Forum for Science, Industry and Business

Sponsored by:     3M 
Search our Site:

 

Ancient sands key to cleaning up industrial pollution

26.03.2004


CSIRO research has found unusual properties in ilmenite sand from the Murray Basin that could be harnessed to remove heavy metal and radioactive pollution from mine drainage, industrial waste streams, and ground water.




CSIRO scientists discovered the sand grains contains tiny holes, just nanometres across, but just the right size to potentially capture and filter out toxic pollutants from mining and other industrial wastes, as well as catalyse important industrial processes.

Dr Ian Grey, a mineralogist from CSIRO Minerals who will tonight receive a Clunies Ross Award for his substantial contribution to Australia’s mineral sands industry, discovered the strongly weathered sands’ unusual properties whilst studying their chemical makeup.


But it was the ilmenite grains’ unusual physical properties that captured Dr Grey’s interest. "The weathering has created nanoscale porosity in the sand grains," says Dr Grey. "This means the grains may act like molecular sieves, selectively adsorbing a variety of different chemicals within the nanopores."

"Normally we process such sands to produce products such as titania pigment feedstocks and titanium metal, but the Murray Basin sands may have opened the door to new ways to prevent pollution reaching the environment and to clean up environments already polluted," he says.

Nanoporous silicate materials became a commercial reality in 1992, and in recent years considerable effort has gone into attempts to synthesise nanoporous titanates. However, substantial obstacles to commercialisation remain, including high cost of reactants and lack of thermal stability.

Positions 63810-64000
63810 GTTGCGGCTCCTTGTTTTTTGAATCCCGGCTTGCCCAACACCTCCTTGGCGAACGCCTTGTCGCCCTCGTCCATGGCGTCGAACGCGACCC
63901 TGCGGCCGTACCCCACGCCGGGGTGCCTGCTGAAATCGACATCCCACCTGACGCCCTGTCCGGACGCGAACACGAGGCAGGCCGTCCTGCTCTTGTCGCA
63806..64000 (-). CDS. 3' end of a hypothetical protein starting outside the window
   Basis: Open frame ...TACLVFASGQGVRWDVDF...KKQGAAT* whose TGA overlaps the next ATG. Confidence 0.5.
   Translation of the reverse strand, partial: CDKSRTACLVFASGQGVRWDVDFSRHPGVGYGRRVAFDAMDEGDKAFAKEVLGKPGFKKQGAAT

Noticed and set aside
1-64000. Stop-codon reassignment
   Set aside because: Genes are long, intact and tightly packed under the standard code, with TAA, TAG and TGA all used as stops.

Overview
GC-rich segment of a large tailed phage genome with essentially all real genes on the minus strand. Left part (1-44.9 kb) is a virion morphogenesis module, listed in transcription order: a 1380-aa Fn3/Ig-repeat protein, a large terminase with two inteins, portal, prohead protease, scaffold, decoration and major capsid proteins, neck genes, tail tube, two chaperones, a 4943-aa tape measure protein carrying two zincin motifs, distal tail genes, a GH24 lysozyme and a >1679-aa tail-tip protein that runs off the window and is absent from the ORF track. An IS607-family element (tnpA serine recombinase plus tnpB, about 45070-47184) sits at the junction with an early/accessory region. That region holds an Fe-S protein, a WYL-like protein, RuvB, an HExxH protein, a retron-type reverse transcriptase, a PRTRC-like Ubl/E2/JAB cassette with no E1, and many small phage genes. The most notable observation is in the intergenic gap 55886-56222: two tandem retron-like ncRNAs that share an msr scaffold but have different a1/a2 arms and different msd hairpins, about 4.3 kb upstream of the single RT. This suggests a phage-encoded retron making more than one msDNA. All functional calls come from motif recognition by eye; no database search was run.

"The weathered mineral sands have a number of natural advantages over the synthetic versions," says Dr Grey, "They are mechanically strong and thermally stable to relatively high temperatures. And they exist naturally - hey provide a value-dded product with minimal processing required."

The Murray Basin’s vast mineral sands deposits - rich in the economic minerals ilmenite, rutile and zircon - were formed along ancient coastlines, where the heavier minerals were concentrated by wave and wind action. Over millions of years, sea, sun and air have weathered these sands and changed their physical and chemical structures.

Dr Grey is continuing to characterise these ancient weathered sands in order to further determine the potential applications of Murray Basin minerals sands. He plans to apply this knowledge to develop and test procedures for industrial uses of these natural minerals, and to aid the design of procedures for synthesising equivalent materials.

Dr Grey is one of two CSIRO scientists to be presented with ATSE Clunies Ross Awards tonight in Melbourne.

The other CSIRO winner is Dr Rob Evans of CSIRO Forestry and Forest Products who will receive an award for his research into the development of a wood imaging system.


Scientific enquiries and contact with Dr Ian Grey:
Meg Rive, CSIRO Minerals, (03) 9545 8614, mobile: 0438 007 301
Email: Meg.Rive@csiro.au

Information about the ATSE Clunies Ross Awards:
Niall Byrne, (03) 5253 1391, mobile: 0417 131 977
Email: niall@scienceinpublic.com Visit our website: http://www.scienceinpublic.com/

Geoff Burchfield | CSIRO
Further information:
http://www.csiro.au/index.asp?type=mediaRelease&id=Prmolecularsieve

More articles from Ecology, The Environment and Conservation:

nachricht Bioinvasion on the rise